The helical bacterial immunity proteins Im7 and Im9 have been shown to fold via kinetic mechanisms of differing complexity, despite having 60% sequence identity. At pH 7.0 and 10°C, Im7 folds in a three-state mechanism involving an on-pathway intermediate, while Im9 folds in an apparent two-state transition. In order to examine the folding mechanisms of these proteins in more detail, the folding kinetics of both Im7 and Im9 (at 10°C in 0.4 M sodium sulphate) have been examined as a function of pH. Kinetic modelling of the folding and unfolding data for Im7 between pH 5.0 and 8.0 shows that the on-pathway intermediate is stabilised by more acidic conditions, whilst the native state is destabilised. The opposing effect of pH on the stability of these states results in a significant population of the intermediate at equilibrium at pH 6.0 and below. At pH 7.0, the folding and unfolding kinetics for Im9 can be fitted adequately by a two-state model, in accord with previous results. However, under acidic conditions there is a clear change of slope in the plot of the logarithm of the folding rate constant versus denaturant concentration, consistent with the population of one or more intermediate(s) early during folding. The kinetic data for Im9 at these pH values can be fitted to a three-state model, where the intermediate ensemble is stabilised and the native state destabilised as the pH is reduced, rationalising previous results that showed that an intermediate is not observed experimentally at pH 7.0. The data suggest that intermediate formation is a general step in immunity protein folding and demonstrate that it is necessary to explore a wide range of refolding conditions in order to show that intermediates do not form in the folding of other small, single-domain proteins. © 2001 Academic Press.

Capaldi, A. P., C., M., Kleanthous, C., Roder, H., & Radford, S. E. (2001). Ultrarapid mixing experiments reveal that Im7 folds via an on-pathway intermediate. Nature Structural Biology, 8(1), 68-72.

PMID: 11135674;Abstract:

Many proteins populate partially organized structures during folding. Since these intermediates often accumulate within the dead time (2-5 ms) of conventional stopped-flow and quench-flow devices, it has been difficult to determine their role in the formation of the native state. Here we use a microcapillary mixing apparatus, with a time resolution of ∼150 μs, to directly follow the formation of an intermediate in the folding of a four-helix protein, Im7. Quantitative kinetic modeling of folding and unfolding data acquired over a wide range of urea concentrations demonstrate that this intermediate ensemble lies on a direct path from the unfolded to the native state.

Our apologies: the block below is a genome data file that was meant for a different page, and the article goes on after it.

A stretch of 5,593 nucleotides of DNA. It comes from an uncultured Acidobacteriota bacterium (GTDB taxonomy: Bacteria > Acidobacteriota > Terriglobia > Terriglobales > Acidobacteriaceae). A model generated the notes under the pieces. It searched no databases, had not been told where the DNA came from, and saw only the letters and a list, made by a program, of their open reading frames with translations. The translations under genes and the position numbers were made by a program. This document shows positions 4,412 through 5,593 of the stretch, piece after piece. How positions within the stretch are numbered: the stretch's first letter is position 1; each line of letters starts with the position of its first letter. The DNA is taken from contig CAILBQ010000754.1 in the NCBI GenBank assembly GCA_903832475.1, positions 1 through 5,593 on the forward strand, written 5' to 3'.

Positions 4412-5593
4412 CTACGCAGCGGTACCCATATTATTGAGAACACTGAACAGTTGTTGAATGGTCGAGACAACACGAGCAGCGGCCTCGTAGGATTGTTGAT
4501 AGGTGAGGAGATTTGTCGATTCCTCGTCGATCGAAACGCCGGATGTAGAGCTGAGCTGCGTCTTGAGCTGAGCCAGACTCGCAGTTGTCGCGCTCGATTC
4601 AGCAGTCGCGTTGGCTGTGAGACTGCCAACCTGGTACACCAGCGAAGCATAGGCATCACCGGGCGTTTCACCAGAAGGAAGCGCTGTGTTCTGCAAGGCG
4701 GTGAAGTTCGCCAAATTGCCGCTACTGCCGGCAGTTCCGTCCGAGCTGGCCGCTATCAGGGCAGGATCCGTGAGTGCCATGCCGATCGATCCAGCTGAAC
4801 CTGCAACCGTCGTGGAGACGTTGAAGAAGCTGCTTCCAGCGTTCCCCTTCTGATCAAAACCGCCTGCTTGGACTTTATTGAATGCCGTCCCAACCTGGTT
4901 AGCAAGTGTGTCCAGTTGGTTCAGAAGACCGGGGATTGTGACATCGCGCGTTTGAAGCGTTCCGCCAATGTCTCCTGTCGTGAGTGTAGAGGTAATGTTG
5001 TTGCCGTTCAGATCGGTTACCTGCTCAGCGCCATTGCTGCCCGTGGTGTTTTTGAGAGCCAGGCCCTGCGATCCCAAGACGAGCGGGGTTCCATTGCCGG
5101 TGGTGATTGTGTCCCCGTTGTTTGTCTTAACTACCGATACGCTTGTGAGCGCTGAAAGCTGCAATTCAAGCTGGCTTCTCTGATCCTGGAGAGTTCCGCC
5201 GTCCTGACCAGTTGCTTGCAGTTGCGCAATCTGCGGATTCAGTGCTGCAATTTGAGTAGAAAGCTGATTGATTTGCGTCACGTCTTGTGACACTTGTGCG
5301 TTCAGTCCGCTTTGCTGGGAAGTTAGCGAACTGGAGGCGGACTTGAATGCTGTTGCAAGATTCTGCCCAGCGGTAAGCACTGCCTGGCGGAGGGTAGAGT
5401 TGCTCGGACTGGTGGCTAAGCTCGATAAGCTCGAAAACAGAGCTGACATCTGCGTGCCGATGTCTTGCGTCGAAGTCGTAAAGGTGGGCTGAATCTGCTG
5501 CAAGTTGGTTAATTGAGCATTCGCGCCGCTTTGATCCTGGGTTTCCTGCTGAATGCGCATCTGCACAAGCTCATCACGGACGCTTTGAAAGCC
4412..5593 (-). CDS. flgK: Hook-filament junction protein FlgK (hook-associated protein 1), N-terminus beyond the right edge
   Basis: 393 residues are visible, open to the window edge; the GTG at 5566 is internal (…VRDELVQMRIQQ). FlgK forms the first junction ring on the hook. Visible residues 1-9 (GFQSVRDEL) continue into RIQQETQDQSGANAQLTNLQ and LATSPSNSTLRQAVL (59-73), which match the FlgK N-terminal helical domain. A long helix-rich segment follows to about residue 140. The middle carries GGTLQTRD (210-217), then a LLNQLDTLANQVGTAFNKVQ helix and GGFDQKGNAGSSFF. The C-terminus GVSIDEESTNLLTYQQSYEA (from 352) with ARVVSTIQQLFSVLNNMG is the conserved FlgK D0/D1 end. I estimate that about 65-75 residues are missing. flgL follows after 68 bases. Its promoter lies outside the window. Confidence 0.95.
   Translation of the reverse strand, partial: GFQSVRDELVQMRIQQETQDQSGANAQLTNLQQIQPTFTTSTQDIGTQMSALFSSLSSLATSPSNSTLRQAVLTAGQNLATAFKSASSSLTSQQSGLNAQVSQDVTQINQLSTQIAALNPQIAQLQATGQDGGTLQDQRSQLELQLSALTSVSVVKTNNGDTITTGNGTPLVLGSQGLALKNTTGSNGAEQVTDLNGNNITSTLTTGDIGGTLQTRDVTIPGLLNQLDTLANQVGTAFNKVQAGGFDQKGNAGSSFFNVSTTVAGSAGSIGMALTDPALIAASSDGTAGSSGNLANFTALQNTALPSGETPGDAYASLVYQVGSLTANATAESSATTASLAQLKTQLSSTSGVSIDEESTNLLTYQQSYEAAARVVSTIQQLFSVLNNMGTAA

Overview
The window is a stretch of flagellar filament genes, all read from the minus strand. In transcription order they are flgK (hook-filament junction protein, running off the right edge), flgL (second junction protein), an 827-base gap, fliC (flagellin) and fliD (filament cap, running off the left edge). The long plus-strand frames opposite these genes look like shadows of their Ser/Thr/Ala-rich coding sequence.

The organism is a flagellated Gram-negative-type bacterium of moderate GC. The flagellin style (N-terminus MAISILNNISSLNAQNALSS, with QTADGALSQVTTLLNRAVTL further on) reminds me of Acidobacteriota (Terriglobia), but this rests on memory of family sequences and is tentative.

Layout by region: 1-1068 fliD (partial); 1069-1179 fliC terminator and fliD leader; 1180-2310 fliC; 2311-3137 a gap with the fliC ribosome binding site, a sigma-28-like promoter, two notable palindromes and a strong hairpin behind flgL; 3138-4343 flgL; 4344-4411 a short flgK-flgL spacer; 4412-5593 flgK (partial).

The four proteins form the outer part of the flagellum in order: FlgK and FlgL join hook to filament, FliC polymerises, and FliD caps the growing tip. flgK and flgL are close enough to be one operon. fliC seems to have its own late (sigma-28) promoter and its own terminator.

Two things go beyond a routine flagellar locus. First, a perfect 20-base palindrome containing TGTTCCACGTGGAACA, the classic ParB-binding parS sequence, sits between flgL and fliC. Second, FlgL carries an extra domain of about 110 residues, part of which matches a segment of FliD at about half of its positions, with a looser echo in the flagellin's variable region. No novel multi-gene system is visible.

Worley, J., Sullivan, A., Luo, X., Kaplan, M. E., & Capaldi, A. P. (2015). Genome-Wide Analysis of the TORC1 and Osmotic Stress Signaling Network in Saccharomyces cerevisiae. G3 (Bethesda, Md.).

The Target of Rapamycin kinase Complex I (TORC1) is a master regulator of cell growth and metabolism in eukaryotes. Studies in yeast and human cells have shown that nitrogen/amino acid starvation signals act through Npr2/3 and the small GTPases Gtr1/2 (Rags in humans) to inhibit TORC1. However, it is unclear how other stress and starvation stimuli inhibit TORC1, and/or act in parallel with the TORC1 pathway, to control cell growth. To help answer these questions, we developed a novel automated pipeline and used it to measure the expression of a TORC1 dependent ribosome biogenesis gene (NSR1) during osmotic stress in 4700 Saccharomyces cerevisiae strains from the yeast knock-out collection. This led to the identification of 440 strains with significant and reproducible defects in NSR1 repression. The cell growth control and stress response proteins deleted in these strains form a highly connected network, including; 56 proteins involved in vesicle trafficking and vacuolar function; 53 proteins that act downstream of TORC1 according to a rapamycin assay--including components of the HDAC Rpd3L, Elongator, and the INO80, CAF-1 and SWI/SNF chromatin remodeling complexes; over 100 proteins involved in signaling and metabolism; and 17 proteins that directly interact with TORC1. These data provide an important resource for labs studying cell growth control and stress signaling, and demonstrate the utility of our new, and easily adaptable, method for mapping gene regulatory networks.